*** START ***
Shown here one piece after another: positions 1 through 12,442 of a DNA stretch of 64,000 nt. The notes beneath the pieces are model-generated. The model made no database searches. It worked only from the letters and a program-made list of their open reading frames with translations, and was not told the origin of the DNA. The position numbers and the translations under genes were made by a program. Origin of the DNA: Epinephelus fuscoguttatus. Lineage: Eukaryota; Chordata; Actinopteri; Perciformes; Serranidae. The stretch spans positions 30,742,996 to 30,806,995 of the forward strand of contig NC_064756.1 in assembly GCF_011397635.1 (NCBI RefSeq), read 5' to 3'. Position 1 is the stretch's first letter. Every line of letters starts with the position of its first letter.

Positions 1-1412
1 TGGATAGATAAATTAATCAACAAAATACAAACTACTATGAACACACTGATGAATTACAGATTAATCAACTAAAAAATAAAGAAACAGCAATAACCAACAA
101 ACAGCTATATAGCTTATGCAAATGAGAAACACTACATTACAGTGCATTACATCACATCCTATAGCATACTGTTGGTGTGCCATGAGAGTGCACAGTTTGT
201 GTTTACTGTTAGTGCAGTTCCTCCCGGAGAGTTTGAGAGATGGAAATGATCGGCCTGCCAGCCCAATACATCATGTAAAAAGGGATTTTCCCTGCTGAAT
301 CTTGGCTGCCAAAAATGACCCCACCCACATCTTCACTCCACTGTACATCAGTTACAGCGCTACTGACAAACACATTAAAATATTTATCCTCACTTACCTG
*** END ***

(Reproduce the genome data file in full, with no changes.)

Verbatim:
Shown here one piece after another: positions 1 through 12,442 of a DNA stretch of 64,000 nt. The notes beneath the pieces are model-generated. The model made no database searches. It worked only from the letters and a program-made list of their open reading frames with translations, and was not told the origin of the DNA. The position numbers and the translations under genes were made by a program. Origin of the DNA: Epinephelus fuscoguttatus. Lineage: Eukaryota; Chordata; Actinopteri; Perciformes; Serranidae. The stretch spans positions 30,742,996 to 30,806,995 of the forward strand of contig NC_064756.1 in assembly GCF_011397635.1 (NCBI RefSeq), read 5' to 3'. Position 1 is the stretch's first letter. Every line of letters starts with the position of its first letter.

Positions 1-1412
1 TGGATAGATAAATTAATCAACAAAATACAAACTACTATGAACACACTGATGAATTACAGATTAATCAACTAAAAAATAAAGAAACAGCAATAACCAACAA
101 ACAGCTATATAGCTTATGCAAATGAGAAACACTACATTACAGTGCATTACATCACATCCTATAGCATACTGTTGGTGTGCCATGAGAGTGCACAGTTTGT
201 GTTTACTGTTAGTGCAGTTCCTCCCGGAGAGTTTGAGAGATGGAAATGATCGGCCTGCCAGCCCAATACATCATGTAAAAAGGGATTTTCCCTGCTGAAT
301 CTTGGCTGCCAAAAATGACCCCACCCACATCTTCACTCCACTGTACATCAGTTACAGCGCTACTGACAAACACATTAAAATATTTATCCTCACTTACCTG